In W. P. Hanage’s article, he discusses the importance of five key questions when interpreting scientific literature:
- Can experiments detect differences that matter?
- Does the study show causation or correlation?
- What is the mechanism?
- How much do experiments reflect reality?
- Could anything else explain the results?
Explain the significance that each of these questions have on interpreting scientific literature. Which is most helpful when discussing controversy, and why?
- The significance of this question is that, as humans, we have yet to reach the ability to fully understand genomes within microbiomes to detect differences that truly matter. The microbiome is hugely diverse and expansive, and it is difficult to observe all the changes from an experiment across the entire microbiome. Hence, we look for things that are “supposed” to change. Other factors could also change as well, and these could be even more important than what the experiment is testing. Hence, it is important to note that not all experiments are able to fully understand the extent of microbiome and not all the necessary information may be present.
- The significance of this question is that people need to explore the study done before taking the study’s word. The example giving within the paper perfectly describes that while the paper stated it was a “causation”, it was most likely a “correlation”. Other factors need to be considered when reviewing an experiment, especially if it can directly impact the experimental question.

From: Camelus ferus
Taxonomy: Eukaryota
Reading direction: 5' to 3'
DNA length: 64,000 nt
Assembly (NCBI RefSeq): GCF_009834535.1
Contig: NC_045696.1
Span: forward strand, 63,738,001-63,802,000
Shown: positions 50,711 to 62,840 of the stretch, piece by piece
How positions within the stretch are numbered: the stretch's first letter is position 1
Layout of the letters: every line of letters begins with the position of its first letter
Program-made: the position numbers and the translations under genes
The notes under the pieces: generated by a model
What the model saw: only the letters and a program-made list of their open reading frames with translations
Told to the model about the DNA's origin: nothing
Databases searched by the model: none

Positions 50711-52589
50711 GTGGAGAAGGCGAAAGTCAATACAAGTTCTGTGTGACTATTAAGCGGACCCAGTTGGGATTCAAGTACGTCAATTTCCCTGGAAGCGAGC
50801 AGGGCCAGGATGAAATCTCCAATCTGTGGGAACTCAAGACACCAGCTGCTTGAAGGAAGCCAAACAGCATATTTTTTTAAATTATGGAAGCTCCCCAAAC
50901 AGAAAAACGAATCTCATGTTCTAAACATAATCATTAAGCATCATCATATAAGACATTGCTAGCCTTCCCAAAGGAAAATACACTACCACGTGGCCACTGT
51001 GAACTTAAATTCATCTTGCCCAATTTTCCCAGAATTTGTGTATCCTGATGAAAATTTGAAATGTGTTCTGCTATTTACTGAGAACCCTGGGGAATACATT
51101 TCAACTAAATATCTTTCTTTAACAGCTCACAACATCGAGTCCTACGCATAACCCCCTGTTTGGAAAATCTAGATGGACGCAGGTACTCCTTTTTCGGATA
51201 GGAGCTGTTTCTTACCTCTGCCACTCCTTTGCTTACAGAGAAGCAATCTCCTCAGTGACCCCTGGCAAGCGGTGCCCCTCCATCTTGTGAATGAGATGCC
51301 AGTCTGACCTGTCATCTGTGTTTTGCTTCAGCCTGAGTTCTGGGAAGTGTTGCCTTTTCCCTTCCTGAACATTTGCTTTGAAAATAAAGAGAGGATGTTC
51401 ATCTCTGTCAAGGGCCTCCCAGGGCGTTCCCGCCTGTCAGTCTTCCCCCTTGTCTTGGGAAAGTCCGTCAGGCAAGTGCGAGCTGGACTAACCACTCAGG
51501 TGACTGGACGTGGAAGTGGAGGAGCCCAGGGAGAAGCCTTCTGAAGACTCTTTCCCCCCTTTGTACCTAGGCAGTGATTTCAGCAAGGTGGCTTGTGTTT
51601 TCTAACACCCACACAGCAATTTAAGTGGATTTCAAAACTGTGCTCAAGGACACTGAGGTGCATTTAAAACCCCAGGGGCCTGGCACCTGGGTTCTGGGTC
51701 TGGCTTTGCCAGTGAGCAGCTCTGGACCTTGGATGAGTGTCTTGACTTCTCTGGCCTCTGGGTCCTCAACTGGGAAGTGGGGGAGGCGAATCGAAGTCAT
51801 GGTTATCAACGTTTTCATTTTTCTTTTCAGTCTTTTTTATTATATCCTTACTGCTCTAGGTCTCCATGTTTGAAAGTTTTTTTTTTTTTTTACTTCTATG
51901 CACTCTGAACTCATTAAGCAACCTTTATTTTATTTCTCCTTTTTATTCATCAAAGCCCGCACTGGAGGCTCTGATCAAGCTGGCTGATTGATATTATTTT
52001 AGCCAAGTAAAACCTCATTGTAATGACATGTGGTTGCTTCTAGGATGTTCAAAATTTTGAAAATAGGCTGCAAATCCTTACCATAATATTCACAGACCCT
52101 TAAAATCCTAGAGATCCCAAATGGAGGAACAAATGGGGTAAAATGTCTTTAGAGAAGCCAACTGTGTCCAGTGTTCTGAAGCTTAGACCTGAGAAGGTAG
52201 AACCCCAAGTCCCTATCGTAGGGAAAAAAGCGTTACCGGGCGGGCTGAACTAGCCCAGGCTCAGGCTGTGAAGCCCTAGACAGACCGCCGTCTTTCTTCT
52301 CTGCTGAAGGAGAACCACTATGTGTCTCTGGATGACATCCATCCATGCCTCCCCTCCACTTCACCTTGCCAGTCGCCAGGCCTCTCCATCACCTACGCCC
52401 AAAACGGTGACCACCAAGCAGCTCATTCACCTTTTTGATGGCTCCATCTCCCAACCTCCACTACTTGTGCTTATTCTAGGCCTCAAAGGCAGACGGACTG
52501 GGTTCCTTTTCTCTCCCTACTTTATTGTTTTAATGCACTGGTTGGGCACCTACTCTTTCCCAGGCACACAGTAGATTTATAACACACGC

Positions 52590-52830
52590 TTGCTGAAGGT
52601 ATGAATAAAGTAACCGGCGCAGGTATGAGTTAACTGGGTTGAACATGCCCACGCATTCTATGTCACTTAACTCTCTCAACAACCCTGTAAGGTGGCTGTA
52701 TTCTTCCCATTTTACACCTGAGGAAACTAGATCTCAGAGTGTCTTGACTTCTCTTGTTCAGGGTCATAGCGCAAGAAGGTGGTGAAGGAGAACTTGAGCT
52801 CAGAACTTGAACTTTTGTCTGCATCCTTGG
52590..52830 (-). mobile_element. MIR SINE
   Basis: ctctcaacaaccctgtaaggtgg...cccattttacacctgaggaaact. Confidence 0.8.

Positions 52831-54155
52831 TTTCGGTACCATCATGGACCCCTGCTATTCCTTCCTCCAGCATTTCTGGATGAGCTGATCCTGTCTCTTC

- The significance of this question is that now that technology has advanced in such a way that allows us to pick out a taxa and see what that specific bacteria does. It is important for studies to be more precise, and not speculate on a broad range of bacteria. Having a study be more precise about a taxa or phyla is more convincing that it will have a said effect on the experimental question. Everything can have a casual relationship, and thus experiments should be exact.
- The significance of this question is that a lot of primary research articles are done on mice, and more often than not, they are germ free mice. This is certainly not modeled in humans. Hence, the study can be completely irrelevant to humans and this is important to consider. Humans are more complex and all come from different backgrounds that cannot be controlled.
- The significance of this question is that it refers to a lot of built up hype and also things that are beyond researchers controls. Therefore, when reading an article, the study needs to be big enough that it is actually a significant result and does not happen by chance. There are also needs to be a lot of controlled variables in the experiments. Additionally, those who write about the studies in a news article may not correctly interpret the results and hype up the article inappropriately.
I think the question that is most helpful for discussing controversy is, “how much do experiments reflect reality?”. I think this one does a good job of actually tackling the elephant in the room, is this even an applicable study? A lot of experiments are done in such an environment that can never be modeled for an actual human or environmental scenario and therefore is completely irrelevant.